Allergy season is also in full swing.  Baby is congested again.  My nights are far too short, while my days are much longer.  So the stresses, the frustrations, the inconveniences build.  It’s easy to release some of that tension towards those around me in negative ways — to not be as gracious, meek, patient, or sensitive.

Weeks pass, and I haven’t yet found a quiet hour to sit and blog, to reflect on the good that is occurring.  And it is occurring.  All the time.

Instead, I focus on what is important: living the life I have been given.  Sometimes, it’s too easy to write about the life we want to have, wish we had, but not really live in the moment.  The crux though is am I living my life — living it fully in the present and as God intended?


I don’t want to borrow the blessings/the good from the present in my rush to pursue the future or record the past. 

This blog is taking me days to write — days because I stop to feed my family, clean dishes, sew bunny ears on a child’s stuffed toy.  How rewarding it is to have a child’s “million-dollar” smile when he sees the restored bunny!  There is beauty in the simple things and so much good too!  There is fulfillment in ironing wrinkles out of a dress shirt.  There is contentment in vacuuming behind a dresser.  Joy is all about perspective, priorities.  It’s about commitment and balance.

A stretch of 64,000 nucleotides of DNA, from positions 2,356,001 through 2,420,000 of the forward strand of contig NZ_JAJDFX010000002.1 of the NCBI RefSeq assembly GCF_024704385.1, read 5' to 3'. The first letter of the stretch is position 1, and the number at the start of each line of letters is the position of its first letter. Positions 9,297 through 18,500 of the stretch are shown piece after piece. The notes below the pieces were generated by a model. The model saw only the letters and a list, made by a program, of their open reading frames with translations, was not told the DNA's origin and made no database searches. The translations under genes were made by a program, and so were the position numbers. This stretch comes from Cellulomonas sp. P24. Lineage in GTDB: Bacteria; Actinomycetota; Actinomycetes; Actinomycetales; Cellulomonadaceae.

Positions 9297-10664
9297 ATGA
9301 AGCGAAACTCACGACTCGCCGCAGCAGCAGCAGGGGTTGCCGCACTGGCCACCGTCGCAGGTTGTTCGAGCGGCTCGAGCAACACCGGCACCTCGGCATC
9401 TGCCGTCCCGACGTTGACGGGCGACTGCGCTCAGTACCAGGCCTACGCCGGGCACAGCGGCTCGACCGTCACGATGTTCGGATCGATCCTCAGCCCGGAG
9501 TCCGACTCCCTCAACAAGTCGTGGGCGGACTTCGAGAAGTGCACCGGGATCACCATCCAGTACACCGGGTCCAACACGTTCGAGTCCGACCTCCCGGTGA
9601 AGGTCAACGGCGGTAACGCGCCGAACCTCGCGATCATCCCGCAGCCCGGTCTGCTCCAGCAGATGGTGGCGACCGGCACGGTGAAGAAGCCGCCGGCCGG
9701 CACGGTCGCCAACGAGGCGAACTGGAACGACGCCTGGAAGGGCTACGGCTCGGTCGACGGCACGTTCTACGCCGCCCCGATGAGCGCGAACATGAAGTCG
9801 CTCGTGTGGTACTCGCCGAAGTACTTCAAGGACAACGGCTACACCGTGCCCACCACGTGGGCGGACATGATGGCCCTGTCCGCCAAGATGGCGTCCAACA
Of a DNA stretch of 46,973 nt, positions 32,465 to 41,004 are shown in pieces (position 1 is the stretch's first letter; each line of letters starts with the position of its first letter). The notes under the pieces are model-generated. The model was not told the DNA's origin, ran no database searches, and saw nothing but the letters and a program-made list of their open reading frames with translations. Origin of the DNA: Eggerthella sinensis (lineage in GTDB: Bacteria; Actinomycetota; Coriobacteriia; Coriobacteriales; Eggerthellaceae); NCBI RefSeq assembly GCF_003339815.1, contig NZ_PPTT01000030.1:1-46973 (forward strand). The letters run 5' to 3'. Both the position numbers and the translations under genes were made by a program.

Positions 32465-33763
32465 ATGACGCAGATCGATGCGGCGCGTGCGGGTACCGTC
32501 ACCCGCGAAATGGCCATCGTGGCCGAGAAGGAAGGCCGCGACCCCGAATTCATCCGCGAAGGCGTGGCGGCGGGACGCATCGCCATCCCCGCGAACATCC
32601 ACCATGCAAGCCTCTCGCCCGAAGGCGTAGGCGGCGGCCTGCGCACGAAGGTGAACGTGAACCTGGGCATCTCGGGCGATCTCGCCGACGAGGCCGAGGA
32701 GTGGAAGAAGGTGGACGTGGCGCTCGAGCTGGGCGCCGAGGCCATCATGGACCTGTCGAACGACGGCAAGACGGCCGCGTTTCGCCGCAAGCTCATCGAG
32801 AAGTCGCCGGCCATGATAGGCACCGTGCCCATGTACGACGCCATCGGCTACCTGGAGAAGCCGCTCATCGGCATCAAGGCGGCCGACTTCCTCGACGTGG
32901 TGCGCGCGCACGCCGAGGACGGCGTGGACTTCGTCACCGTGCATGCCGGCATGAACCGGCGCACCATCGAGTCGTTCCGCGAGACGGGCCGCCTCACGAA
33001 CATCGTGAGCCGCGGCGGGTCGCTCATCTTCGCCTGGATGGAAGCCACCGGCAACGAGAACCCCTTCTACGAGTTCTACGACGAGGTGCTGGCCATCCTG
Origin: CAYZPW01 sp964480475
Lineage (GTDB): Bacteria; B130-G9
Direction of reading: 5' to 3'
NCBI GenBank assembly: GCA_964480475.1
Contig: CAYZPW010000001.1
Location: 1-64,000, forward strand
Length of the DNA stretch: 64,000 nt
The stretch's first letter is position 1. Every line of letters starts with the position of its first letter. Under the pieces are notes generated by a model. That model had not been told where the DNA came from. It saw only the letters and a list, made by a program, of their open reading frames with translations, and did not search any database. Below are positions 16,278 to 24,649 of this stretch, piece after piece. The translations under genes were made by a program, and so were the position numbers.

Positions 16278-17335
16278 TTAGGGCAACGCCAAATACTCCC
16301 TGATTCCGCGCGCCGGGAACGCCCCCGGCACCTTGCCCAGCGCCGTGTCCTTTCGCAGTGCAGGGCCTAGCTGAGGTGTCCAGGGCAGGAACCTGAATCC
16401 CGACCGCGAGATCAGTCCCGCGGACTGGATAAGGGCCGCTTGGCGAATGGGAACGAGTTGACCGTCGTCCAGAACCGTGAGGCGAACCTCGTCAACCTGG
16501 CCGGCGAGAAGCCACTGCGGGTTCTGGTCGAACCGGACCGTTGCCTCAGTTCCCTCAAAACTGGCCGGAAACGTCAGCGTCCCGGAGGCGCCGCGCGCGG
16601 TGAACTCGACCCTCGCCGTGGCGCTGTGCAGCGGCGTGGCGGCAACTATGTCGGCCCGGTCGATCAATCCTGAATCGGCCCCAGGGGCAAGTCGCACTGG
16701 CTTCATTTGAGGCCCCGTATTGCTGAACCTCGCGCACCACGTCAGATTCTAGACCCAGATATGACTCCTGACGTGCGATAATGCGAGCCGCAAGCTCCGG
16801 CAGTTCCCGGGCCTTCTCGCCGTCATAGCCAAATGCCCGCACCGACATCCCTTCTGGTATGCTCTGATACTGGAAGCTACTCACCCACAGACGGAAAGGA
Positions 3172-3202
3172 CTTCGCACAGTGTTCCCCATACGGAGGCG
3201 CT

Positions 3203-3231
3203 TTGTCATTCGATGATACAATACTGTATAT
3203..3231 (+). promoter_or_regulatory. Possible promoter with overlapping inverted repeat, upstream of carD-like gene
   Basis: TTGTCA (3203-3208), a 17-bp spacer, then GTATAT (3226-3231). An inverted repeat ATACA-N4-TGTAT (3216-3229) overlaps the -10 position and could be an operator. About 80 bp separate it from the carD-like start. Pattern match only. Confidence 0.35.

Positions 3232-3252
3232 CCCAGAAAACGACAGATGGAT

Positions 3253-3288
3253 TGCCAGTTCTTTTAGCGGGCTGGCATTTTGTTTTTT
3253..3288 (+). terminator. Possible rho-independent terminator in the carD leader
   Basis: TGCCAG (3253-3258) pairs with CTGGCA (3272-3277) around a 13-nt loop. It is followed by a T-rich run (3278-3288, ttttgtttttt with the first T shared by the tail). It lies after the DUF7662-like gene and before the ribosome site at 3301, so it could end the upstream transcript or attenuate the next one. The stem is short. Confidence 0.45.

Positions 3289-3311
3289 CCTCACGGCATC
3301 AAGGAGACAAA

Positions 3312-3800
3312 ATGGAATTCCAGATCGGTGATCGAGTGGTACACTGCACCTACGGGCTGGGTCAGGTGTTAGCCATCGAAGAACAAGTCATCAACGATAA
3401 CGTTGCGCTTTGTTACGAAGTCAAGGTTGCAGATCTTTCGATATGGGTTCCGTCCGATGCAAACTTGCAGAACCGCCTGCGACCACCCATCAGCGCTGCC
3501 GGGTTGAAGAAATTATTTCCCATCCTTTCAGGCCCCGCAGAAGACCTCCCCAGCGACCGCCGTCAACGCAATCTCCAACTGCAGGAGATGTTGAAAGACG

I love to blog and will still blog as I can.  Why?  Because it gives me a record of lessons God is teaching me.  It helps me to connect to a larger community.  It encourages me to know that I might somehow assist someone else who is on a similar path of life.

Blogging can also be about affirmation — getting the affirmation and encouragement from others so that our mundane becomes more glorious — not because it isn’t or wasn’t — but because we needed another perspective or just a simple dose of encouragement to change our perspectives.  Is that all bad?  No.  It is good to get encouragement.  Community is meant to share and care.  I just need to make sure that the larger community has not replaced my heart connections to my “individual family”.

I also need to determine that I am not reaching out to a broader community for support because I am lacking in closer relationships at home.  If my relationships at home are lacking, it is time to readjust, redefine, reevaluate, and reestablish heart connections.  Community is not meant to replace needs that stem from deficient connections within the nucleus of my own family.

I’ll end this blog for now as I have many other topics running through my mind and stories I would love to share.  For now though, it’s all about connecting with my children’s hearts, stitching patterns of love, patience, selflessness, and joy into our days.